Baylee Murphy (Haynes Lab, Arizona State University)
Research project: It is imperative that new, high-tech advances reach all people who can benefit rather than a select few. The lab of Dr. Karmella Haynes at ASU (Tempe Campus) uses synthetic biology to discover new treatments for cancer. Certain cancers have disproportionately high mortality rates for groups who arehistorically alienated from advanced medical care and are under represented (as scientists) in cutting edge research science. Synthetic Biology aims to develop standards for biology so that biotechnology can be more accessible to creative problem-solvers from any background. In order to train young scientists to advance this goal, the project includes components in (1) classroom education, (2) wet
lab research in epigenetic engineering of cancer cells, and (3) research and activities in societal impacts. Classroom education: the trainees will structure an ASU BME100 Lab exercise around a cancer-related mutation of their choice. Wet lab: the trainee will purify plasmids that express an RFP-tagged protein that regulates epigenetics in cancer cells and contribute validation data (flow cytometry) for this protein to an open database (JBEI ICE and SB.ASU). Societal impacts: the trainees will collect facts on cancer disparities and present these plus their classroom and wet lab work with a community audience that represents an under served community.
Michelle Reid (Tullman-Ercek Lab, University of California, Berkeley)
Research project: The type III secretion system (T3SS) pathogenicity island 1 (SPI-1) present in Salmonella enterica can be used to secrete proteins into the culture media. I hypothesize that by eliminating native flagellar and T3SS virulence effector genes, we can further increase secreted protein titer of the desired protein while simultaneously minimizing secreted flagellar proteins and virulence effectors into the media, increasing purity of the protein product. We expect the results of this effort to create a strain for highly specific export of heterologous proteins into the media at levels meeting industrial demand.
Katri Sofjan (Tabor Lab, Rice University)
Research project: Two-component signal transduction systems (TCSs) allow bacteria sense and respond to environmental stimuli. Due to the diversity of detectable inputs, possible output genes, and structural families of response regulators, no streamlined and efficient method for characterizing TCSs has been developed. Characterizing these systems would build the array of biological tools available for use in research, medical, and industrial environments. TCSs are comprised of histidine kinases and their cognate response regulators. Response regulators consist of two modular domains – a receiver (REC) domain, which is phosphorylated by the kinase, and a family-specific DNA binding domain (DBD). Due to the response regulator’s modularity, TCSs can be rewired by creating chimeric response regulators which have REC and DBDs from different response regulators. This allows for characterization of unknown TCSs by connecting their input system to a known DBD and engineered promoter with high dynamic range. To accomplish this, we identify response regulators from different families, optimize their outputs through promoter engineering, and create libraries of novel chimeric proteins. This work will allow high-throughput characterization of TCSs and engineering of novel, highly optimized signaling mechanisms.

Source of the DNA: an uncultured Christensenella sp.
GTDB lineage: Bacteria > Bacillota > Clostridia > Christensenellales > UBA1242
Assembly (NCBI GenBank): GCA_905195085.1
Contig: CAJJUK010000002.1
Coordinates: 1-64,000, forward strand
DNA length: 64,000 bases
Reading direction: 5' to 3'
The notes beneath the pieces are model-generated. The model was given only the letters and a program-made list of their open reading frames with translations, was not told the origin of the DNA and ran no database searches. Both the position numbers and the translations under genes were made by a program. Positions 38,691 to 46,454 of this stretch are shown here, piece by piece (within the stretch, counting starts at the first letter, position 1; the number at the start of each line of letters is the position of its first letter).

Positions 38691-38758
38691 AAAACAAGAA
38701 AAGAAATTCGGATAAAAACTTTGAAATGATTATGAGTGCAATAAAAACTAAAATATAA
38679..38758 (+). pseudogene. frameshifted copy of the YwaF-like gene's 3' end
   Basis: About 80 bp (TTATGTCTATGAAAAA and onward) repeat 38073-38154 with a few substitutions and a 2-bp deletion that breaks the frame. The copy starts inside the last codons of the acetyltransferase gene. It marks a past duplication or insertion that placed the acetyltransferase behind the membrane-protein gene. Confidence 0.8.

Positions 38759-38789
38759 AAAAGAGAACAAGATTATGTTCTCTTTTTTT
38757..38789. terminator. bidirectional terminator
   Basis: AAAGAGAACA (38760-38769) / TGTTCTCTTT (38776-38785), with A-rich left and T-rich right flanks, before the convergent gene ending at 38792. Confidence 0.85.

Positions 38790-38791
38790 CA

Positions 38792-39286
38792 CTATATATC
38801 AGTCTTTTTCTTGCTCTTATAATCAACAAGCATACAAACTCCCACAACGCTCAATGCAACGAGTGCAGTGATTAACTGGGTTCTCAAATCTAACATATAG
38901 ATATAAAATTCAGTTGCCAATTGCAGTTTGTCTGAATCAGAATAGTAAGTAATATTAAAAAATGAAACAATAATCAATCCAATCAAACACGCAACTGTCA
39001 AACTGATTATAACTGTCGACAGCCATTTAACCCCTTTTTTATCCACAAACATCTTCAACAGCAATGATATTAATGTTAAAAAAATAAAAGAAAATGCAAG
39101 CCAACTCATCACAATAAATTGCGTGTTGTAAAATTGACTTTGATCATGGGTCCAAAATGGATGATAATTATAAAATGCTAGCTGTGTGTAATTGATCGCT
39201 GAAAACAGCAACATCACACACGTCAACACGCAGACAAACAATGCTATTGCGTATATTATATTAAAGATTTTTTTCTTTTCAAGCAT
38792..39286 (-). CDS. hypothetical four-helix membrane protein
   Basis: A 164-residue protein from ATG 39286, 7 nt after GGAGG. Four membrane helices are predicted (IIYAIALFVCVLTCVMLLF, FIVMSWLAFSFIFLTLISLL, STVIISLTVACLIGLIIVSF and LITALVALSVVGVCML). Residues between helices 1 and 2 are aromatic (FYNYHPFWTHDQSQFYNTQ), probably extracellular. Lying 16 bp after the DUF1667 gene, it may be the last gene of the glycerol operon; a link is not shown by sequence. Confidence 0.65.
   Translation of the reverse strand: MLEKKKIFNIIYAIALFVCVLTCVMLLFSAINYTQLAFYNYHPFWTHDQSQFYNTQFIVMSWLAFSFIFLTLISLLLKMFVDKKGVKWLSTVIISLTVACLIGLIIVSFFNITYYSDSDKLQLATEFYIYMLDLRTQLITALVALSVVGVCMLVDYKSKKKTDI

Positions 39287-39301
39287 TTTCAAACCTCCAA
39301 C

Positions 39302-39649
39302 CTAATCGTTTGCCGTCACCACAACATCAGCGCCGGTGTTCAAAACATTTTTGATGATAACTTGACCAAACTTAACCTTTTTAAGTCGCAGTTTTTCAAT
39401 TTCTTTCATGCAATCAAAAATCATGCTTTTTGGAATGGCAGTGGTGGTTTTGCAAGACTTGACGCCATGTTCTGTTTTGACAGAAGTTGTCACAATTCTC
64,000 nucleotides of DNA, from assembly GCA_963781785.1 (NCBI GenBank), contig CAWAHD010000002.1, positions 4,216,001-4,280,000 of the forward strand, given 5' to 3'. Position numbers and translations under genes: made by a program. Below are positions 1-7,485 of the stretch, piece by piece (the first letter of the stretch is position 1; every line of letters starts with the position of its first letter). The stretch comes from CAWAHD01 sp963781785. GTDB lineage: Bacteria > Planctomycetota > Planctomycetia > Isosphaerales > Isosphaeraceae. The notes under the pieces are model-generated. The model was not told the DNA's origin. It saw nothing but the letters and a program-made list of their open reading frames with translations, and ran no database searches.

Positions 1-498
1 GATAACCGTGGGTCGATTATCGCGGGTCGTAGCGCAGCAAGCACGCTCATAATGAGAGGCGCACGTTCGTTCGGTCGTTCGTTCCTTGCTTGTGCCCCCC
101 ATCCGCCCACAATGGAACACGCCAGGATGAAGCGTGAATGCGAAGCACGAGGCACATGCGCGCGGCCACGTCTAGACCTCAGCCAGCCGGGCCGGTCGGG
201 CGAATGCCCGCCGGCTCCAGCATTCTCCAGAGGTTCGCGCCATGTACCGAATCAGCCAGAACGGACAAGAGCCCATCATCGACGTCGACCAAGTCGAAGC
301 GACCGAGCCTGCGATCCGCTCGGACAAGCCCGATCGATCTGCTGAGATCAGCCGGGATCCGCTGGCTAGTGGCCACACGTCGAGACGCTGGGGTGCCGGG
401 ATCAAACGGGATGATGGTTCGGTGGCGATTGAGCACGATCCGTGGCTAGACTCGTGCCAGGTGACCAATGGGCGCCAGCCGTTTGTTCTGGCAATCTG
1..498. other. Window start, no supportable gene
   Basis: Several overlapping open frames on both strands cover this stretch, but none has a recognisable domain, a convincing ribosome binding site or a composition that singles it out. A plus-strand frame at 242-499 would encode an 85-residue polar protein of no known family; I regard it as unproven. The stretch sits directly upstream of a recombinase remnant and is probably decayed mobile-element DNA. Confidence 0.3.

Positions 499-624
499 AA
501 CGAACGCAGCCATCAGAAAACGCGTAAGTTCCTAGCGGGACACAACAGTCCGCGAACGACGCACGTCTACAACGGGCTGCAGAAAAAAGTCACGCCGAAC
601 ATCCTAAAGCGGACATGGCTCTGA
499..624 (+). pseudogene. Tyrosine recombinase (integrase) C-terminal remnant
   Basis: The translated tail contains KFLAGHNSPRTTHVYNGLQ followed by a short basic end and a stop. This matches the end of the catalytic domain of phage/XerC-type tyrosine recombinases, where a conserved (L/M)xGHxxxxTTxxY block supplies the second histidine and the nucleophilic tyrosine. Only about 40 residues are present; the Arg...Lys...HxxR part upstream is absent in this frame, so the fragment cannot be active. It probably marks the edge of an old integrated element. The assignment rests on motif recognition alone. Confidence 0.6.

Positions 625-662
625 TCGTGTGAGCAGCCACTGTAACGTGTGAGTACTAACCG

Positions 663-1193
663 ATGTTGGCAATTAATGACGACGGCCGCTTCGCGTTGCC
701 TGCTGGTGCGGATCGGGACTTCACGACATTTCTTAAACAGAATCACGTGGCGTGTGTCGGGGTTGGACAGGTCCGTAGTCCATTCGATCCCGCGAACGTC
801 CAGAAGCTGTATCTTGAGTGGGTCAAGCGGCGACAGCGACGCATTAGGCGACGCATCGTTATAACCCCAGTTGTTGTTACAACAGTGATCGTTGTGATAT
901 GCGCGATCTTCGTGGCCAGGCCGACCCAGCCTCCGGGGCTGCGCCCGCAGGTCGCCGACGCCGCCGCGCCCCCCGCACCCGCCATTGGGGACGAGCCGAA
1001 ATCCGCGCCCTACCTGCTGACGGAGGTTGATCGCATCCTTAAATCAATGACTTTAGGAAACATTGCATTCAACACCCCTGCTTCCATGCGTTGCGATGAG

Christina Zeina (Church Lab, Harvard University)
Research project: This project utilizes phage-assisted directed evolution (PACE) for the evolution of new and novel protein functions. Developed in Professor David Liu’s lab, PACE enables the continuous directed evolution of gene-encoded molecules that can be linked to protein production in E. coli. Evolving genes are are transferred from host cell to host cell through a modified bacteriophage life cycle in a manner that is dependent on the activity of interest. As opposed to traditional directed evolution, many rounds of evolution can be carried out in a single day in a continuous manner. We have created a number of selections utilizing PACE to optimize and modify proteins of interest.